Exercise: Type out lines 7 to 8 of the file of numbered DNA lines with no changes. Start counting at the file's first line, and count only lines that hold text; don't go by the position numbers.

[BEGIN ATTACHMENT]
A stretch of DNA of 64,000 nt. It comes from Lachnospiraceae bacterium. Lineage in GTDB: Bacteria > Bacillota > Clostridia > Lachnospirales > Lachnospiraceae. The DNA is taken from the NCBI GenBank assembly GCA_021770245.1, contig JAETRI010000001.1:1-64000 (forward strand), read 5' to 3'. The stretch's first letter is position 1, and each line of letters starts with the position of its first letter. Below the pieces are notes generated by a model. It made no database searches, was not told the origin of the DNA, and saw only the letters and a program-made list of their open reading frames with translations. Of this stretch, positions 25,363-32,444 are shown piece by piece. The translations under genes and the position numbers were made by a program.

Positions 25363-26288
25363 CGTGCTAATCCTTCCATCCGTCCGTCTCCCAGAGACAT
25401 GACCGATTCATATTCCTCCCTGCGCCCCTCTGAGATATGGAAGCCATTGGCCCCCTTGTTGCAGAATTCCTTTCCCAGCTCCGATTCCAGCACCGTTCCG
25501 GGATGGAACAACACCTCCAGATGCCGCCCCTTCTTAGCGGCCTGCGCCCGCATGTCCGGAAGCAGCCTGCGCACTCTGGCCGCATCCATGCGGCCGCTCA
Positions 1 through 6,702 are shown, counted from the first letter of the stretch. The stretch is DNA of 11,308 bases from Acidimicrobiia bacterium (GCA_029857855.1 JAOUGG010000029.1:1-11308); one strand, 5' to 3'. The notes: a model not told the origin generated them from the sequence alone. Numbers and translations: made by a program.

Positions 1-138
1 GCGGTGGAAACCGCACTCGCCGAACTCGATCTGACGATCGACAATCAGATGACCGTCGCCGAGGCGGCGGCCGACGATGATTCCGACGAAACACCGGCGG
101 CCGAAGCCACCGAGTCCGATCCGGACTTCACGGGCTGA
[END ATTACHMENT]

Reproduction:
Positions 1-138
1 GCGGTGGAAACCGCACTCGCCGAACTCGATCTGACGATCGACAATCAGATGACCGTCGCCGAGGCGGCGGCCGACGATGATTCCGACGAAACACCGGCGG